Clouds may have been the inspiration behind Edvard Munch’s The Scream. A new paper by researchers in Olso postulates that a phenomenon known as “mother-of-pearl” clouds may have occurred around the time that Munch painted his iconic image in 1893, leading scientists to believe that their bright red formations were what the artist depicted.
The hypothesis, publicized in a report by AFP, comes after a 2004 theory in which American astronomers asserted that the 1883 Krakatoa volcano eruption had been the springboard for the painting. But particle pollution from an eruption would not explain the “waviness” of the sky Munch portrayed, says Helene Muri, a researcher at the University of Oslo.
In Munch’s private writings, he recounted a single experience with chilling intensity, describing a sky that suddenly turned blood red. “Munch’s scary vision was seemingly a one-time experience, the way he described it in his journal,” Muri elaborates.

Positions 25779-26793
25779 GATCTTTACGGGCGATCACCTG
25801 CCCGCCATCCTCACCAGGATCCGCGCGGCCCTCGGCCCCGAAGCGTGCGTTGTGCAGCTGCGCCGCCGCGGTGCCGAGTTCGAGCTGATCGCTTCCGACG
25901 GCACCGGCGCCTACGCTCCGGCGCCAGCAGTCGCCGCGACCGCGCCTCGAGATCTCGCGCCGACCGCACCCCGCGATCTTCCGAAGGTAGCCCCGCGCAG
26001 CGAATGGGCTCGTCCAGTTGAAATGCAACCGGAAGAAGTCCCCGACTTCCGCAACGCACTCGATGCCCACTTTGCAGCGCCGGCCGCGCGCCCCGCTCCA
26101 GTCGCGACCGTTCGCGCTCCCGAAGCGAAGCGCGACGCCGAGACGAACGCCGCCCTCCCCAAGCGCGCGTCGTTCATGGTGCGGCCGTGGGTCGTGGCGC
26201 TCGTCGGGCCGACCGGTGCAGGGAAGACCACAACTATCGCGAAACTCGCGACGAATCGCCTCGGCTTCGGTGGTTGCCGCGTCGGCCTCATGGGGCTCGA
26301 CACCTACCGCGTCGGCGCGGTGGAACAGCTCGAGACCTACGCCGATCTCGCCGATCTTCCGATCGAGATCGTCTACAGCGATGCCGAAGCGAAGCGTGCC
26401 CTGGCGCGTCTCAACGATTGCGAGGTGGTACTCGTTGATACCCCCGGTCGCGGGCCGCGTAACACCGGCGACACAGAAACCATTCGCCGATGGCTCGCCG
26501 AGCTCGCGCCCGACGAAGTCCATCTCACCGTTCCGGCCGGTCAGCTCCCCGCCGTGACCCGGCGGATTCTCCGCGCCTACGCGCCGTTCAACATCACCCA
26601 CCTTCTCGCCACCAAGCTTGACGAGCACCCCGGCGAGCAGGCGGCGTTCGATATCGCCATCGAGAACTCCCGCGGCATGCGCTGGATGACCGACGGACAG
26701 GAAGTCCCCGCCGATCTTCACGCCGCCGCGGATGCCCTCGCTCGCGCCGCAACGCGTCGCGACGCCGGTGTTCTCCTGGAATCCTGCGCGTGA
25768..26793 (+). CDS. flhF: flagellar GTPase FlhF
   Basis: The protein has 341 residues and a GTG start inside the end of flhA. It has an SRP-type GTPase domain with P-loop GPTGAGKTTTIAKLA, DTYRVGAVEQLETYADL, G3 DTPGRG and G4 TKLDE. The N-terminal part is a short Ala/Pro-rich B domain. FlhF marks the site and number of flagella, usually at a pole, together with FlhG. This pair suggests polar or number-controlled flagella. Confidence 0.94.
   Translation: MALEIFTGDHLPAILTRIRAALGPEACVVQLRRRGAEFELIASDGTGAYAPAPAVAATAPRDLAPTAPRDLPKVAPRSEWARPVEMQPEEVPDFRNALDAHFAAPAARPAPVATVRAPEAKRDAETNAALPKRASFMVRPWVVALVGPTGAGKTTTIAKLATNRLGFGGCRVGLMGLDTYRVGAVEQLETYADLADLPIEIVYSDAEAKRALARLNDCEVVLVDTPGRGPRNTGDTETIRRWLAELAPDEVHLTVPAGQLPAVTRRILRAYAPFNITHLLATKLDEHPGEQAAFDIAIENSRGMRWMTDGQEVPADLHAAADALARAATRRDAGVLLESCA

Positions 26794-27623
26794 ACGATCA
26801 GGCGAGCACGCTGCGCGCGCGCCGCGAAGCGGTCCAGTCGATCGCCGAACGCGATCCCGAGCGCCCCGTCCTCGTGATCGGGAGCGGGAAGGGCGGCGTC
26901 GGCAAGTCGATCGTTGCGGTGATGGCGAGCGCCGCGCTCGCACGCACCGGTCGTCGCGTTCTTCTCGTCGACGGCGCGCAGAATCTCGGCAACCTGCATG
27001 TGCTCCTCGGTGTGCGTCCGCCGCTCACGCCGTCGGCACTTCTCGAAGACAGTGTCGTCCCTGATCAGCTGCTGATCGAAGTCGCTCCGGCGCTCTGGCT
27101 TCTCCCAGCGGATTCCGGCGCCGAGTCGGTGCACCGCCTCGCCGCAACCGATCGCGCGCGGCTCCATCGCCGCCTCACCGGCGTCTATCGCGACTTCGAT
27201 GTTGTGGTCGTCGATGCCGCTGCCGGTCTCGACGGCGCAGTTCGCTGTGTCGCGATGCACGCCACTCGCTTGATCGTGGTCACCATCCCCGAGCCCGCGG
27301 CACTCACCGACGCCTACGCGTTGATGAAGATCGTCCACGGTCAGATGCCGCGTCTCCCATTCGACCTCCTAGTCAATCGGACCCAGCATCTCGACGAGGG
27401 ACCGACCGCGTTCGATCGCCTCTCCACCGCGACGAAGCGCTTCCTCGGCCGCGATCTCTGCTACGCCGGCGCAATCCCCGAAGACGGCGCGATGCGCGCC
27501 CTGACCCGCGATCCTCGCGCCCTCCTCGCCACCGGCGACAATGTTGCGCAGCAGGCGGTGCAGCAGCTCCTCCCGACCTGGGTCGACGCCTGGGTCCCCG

Nacreous clouds—also known as “mother-of-pearl” clouds—only materialize during very cold temperatures in high altitudes in winter, and their thinness renders them visible only during the nighttime. Muri thinks they are “so beautiful you could believe you are in another world.”
“We do know that there were mother-of-pearl clouds in the Oslo area in the late 19th century,” she says, according to at least one scientist who recorded their presence at the time.
“Edvard Munch could well have been terrified when the sky all of a sudden turned ‘bloodish red,’” the scientists write. “Hence, there is a high probability that it was an event of mother-of-pearl clouds which was the background for Munch’s experience in nature, and for his iconic Scream.”
“There are other hypotheses,” says Muri. “But of course, we are natural scientists, we tend to look for answers in nature, while the psychologists have suggested it was inner torment that made Munch paint The Scream.“
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